Sunday, 23 January 2011

Bankers, bonuses, bullshit, bluff and blackmail

A Guide for the Morally Perplexed

If you had a printing press set up to produce perfect legal copies of £50 notes, you would consider yourself lucky, wouldn't you? It would be almost as if you had a license to print money. No, that would literally be a license to print money. Before long, you'd be pretty rich and no doubt boasting to your mates down the pub about how clever and hard-working you must be to be making all this money. After all, money doesn't grow on trees; it takes a lot of effort to press the 'on' switch on your money-making machine and then harvest all those £50 notes every day. In fact, it's so time consuming that you're absolutely pooped, what with the effort of stuffing all that money into your trousers. Of course, this is just a little fantasy story or fable, isn't it? I mean, no one actually does have a license to print money like this, do they?

Let's change the rules very slightly. You have your money printer, just as before, but you can't just print all the money you want. You're limited by how much you already have. Let's say that this time you're only allowed to print up to 9 times the value of all your current assets. Still, that's not bad. You might not be able to join the super-rich, but at least you can very quickly become 10 times as rich as you are now, with almost no effort. But there's another catch: you're not allowed to spend the printed money yourself. Instead, you are required to lend it out. Actually, that's not as bad as it seems, because you can charge interest on these loans and assuming they don't go bad, you'll still get your money back in the end, plus the interest. So, after a while you will indeed be 10 times richer than before. Better still, as the loans get paid back, you can print more money; always 9 times whatever you get back in repaid loans. That's fantastic, because it means that there's no limit to how rich you can get. It's just a matter of time, and to be quite honest, it's a damn sight easier than producing consumer goods, growing coffee or doing anything that might tangibly benefit anyone in a real sense. Surely, no job or industry in the real world can be anything like what I've just described, can it?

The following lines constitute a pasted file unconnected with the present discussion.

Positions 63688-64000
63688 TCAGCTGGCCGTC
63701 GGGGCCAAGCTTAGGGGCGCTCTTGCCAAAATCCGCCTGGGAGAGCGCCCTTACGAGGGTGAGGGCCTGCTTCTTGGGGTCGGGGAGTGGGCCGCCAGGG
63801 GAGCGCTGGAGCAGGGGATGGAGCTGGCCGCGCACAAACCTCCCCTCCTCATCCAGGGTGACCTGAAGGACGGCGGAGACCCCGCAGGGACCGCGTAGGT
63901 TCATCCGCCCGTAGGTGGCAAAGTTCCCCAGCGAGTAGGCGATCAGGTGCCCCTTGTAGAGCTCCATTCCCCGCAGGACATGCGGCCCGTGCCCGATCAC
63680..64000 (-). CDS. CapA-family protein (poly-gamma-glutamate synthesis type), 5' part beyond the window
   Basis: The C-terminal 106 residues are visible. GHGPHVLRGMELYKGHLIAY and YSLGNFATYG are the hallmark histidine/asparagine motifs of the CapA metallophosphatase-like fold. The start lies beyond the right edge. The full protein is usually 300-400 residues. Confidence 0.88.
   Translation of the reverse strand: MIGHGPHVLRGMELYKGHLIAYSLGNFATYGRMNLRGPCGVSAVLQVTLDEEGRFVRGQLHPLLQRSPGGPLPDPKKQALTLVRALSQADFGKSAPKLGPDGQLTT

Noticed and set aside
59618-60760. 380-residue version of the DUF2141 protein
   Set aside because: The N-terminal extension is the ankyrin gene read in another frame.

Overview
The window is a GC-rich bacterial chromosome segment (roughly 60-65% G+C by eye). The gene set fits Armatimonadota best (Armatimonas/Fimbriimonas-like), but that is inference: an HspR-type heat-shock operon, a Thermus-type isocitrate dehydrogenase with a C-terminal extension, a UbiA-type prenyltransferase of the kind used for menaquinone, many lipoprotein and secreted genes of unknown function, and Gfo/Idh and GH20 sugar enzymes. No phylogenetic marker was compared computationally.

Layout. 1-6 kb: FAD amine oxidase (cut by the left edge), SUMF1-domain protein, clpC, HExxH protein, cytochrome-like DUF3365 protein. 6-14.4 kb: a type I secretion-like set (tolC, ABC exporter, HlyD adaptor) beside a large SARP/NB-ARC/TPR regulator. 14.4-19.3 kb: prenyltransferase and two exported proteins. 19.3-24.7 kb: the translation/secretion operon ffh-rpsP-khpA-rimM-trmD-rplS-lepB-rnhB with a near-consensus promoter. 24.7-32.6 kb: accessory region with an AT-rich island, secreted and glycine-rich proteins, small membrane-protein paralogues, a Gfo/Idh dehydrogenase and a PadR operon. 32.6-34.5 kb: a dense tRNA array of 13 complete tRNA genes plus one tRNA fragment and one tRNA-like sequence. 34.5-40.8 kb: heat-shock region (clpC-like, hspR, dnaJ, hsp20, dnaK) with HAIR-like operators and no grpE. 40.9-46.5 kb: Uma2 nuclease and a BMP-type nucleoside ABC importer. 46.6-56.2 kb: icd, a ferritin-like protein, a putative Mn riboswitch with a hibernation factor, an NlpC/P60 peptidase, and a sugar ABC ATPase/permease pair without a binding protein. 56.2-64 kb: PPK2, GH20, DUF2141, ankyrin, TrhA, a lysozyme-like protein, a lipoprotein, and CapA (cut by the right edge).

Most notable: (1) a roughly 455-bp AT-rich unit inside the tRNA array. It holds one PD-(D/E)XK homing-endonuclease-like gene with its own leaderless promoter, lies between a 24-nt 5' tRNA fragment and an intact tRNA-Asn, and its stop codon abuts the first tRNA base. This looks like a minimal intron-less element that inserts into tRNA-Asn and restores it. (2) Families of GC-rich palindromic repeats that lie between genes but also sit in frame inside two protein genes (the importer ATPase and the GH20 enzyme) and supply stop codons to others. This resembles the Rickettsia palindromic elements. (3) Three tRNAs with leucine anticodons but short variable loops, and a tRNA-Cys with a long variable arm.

Actually, I have just described the essential elements of the fractional reserve banking system which is the basis of the global financial system. In the real world, the multiple is not usually 9; it's generally higher, often as much as 100 or more. It's a lot more complicated than this in practice, of course, but the basic truth is that banks are licensed to create large sums of money out of literally nothing and the money they create is the ultimate source of most of their profits. The complications come from the various different forms in which money can be created, together with the enormous gambling and insurance industries set up by the banks alongside the money fabrication process. These latter activities serve both to magnify and obscure the process of conjuring money out of thin air.